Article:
Saturday, January 07, 2006

Secret underwater garden #3


Hippocampus Tristus.

The so-called sad sea horse.

direct digital image

by stuart owen fox 2006

Thursday, January 05, 2006

The secret life of sea horses


Hippocampus tristus' favorite food. Thistles.

There are worse place than this in Copenhagen


Especially if it happens to be raining cats and dogs.

Wednesday, January 04, 2006

Wonderful expression in English ...

Tuesday, January 03, 2006

Thanking Henri Matisse (and China too)

WARNING:YOU ARE ENTERING BOTANICAL TERRITORY- Click on image to enlarge it


The direct digital imaging lab is located in Northern New South Wales, Australia.

Our mission statement is: this is the new era of direct digital imaging.

Our motto is: No cameras. No film. No chemistry.

Our contact point is: labrat@clic.org.au

Your human contact is: Stuart Owen Fox

Method of illustrating is applied physics. The rules were established by Sir Isaac Newton. (The law of the inverse square)
We have simply found a way to apply those rules to a new technology. The result is d.d.i.

Possibly the rarest flower in Australia

Golden Guinea, Northern Australia

Kapok bombax ceiba, Queensland, Australia

Bottlebrush orchid, Cape York, Australia

Joseph Banks & Daniel Solander 1770

Ant Plant, far north Queensland


Ants make nests inside it.

Mango Pine, Cooktown, Queensland, Australia

Batswing

Northern Queensland orchid

In the mangrove swamp

Ginger plant, Australia

Cocky Apple, Australia

Caution: entering d.d.i. botanical zone ahead

Monday, January 02, 2006

Remember when you could remember things?

Cat dreaming of flying

The best and only chance for world peace is ...

Sunday, January 01, 2006

More shameless self promotion

Ulysses butterfly, Australia

"They" are listening all the time

From micro to macro [poster from 2004]

It is of some concern



We won't eat this one.

It might taste like chicken.

But we aren't game to find out.

The life of an artist [to be continued...]

Collaboration Noel Hart #1 CLICK TO ENLARGE IMAGES


During 2005 Noel Hart and I decided to try collaborating on a special project.

We called it "Beneath the Coral Sea."

Noel works with hot glass in Byron Bay, and exhibits his astonishing glass works in some of the top galleries in the U.S.A., Australia, and in other countries.

[Google Noel Hart to find his web site and to learn more about him and his glass art]

From my point of view, working only with d.d.i. [direct digital imaging] opened new possibilities visually, especially with glass. Many of these images have been scanned underwater.

The featured fish - in keeping with the Great Barrier Reef theme - originate from the coral reefs off the East Coast of Australia. However, these fish were obtained from an aquarium in Cairns. All of these fish died of natural causes prior to obtaining them frozen [dead frozen, actually] from the aquarium. They appear to be alive. That is the 'art' of what we are doing.

To learn more about how the images were done technically go to Google, and type in Goldendolphin. That is the site of Dr. Walter Starck, marine biologist now living in Townsville, Queensland.

Golden Dolphin published a CD-ROM in 2005. It is one of a series of remarkable works done by Dr. Starck. In Issue #24 of December 2005 is a feature article that explains the technical methods used to create this image sereies with Noel Hart.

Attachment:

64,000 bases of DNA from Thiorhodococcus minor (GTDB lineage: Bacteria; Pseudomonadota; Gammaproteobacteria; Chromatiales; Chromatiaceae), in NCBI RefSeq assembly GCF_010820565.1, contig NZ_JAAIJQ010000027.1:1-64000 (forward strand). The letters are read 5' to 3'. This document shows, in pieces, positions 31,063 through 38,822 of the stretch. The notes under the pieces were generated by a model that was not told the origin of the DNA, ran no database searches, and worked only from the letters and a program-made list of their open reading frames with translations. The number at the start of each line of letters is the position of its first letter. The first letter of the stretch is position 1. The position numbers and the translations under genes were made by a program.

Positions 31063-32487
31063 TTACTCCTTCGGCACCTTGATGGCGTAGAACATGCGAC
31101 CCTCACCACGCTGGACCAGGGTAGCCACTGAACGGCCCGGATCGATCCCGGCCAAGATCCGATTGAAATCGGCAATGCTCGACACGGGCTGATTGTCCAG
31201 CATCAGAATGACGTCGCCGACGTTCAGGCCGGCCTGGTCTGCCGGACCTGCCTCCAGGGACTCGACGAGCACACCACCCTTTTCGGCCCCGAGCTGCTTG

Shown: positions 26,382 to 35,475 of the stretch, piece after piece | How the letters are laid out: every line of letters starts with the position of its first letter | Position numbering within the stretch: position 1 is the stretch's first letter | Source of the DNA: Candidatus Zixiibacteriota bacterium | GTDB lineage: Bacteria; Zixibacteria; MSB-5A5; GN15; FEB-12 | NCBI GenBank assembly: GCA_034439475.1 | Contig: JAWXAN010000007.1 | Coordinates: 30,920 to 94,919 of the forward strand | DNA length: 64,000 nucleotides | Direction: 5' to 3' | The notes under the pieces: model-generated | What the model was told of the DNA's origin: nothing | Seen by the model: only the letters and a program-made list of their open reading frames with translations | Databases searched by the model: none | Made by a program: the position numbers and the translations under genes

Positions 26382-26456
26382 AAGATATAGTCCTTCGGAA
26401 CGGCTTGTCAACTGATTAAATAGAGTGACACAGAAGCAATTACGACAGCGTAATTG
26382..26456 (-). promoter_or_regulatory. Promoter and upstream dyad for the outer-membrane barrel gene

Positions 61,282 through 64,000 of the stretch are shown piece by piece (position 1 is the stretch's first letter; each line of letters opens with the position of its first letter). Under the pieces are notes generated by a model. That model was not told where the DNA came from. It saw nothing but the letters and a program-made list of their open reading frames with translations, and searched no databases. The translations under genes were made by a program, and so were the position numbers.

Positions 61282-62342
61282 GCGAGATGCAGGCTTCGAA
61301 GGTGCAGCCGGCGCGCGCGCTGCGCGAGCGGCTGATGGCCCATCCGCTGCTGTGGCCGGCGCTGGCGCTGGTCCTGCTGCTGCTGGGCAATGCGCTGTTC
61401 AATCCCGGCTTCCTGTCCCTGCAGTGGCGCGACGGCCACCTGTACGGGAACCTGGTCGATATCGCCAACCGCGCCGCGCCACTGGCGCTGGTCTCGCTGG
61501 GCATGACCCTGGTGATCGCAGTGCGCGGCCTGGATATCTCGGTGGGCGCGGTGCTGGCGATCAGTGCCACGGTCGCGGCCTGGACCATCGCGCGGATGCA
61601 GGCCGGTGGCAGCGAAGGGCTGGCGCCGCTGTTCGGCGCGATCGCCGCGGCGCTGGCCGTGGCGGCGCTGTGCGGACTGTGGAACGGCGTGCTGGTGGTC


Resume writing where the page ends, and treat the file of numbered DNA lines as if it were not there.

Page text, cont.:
Incidentally, these frozen dead fish featured in the Australian Pavilion at World Expo 2005 in Japan in another digital format.
During my career I have focused on cultural exchanges between nations. My first exhibition at a World Expo was in 1970, and I have worked on about 20 different World Expo's in the U.S.A., Canada, Japan, Spain, Germany, etc.

--Stuart Owen Fox
d.d.i. lab,
Mullumbimby
email> labrat@clic.org.au

Collaboration Noel Hart #2

Collaboration Noel Hart #3

Collaboration Noel Hart #4

Collaboration Noel Hart #5

Collaboration Noel Hart #6

Collaboration Noel Hart #7

Collaboration Noel Hart #8

Collaboration Noel Hart #9

Collaboration Noel Hart #10

Collaboration Noel Hart #11

Collaboration Noel Hart #13

Collaboration Noel Hart #12

Collaboration Noel Hart #14

Collaboration Noel Hart #15

Collaboration with artist Karma Phuntsok #1


Karma Phuntsok is a Tibetan. He became [unwillingly] a refugee from his country when it was invaded by a much larger neighbor. As a small boy he was taken over the Himalaya Mountains to Nepal by his parents.

In Nepal Karma studied classical Tibetian Buddhist art. While living in Nepal he met [and later married] Carol, an American visiting Nepal. Eventually, they migrated together to Australia. Today they live on an isolated property at Green Pigeon, located in North Eastern New South Wales. They have one son.

Karma's new art has fused with ideas from the West. He admires Salvadore Dali, among others.

In recent years Karma has had successful exhibitions in Miami, Seattle, Sydney, and many other places. His artworks are rare and special, something not often experienced as a blending of Eastern and Western cultural ideas.

Karma's paintings have been published in numerous books and magazines, and on posters and cards.

Google his name to find his web site and learn more about this remarkable artist.

In the following direct digital images [made without a camera] we have melded modern Western science, technology and art and his classical Buddhist ideas into something that is rather unusual and perhaps thought provoking.

-Stuart Owen Fox,
d.d.i. lab
Mullumbimby 01/01/2006

Collaboration with artist Karma Phuntsok #2

Collaboration with artist Karma Phuntsok #3

Collaboration with artist Karma Phuntsok #4

Collaboration with artist Karma Phuntsok #5

Collaboration with artist Karma Phuntsok #6

Collaboration with artist Karma Phuntsok #7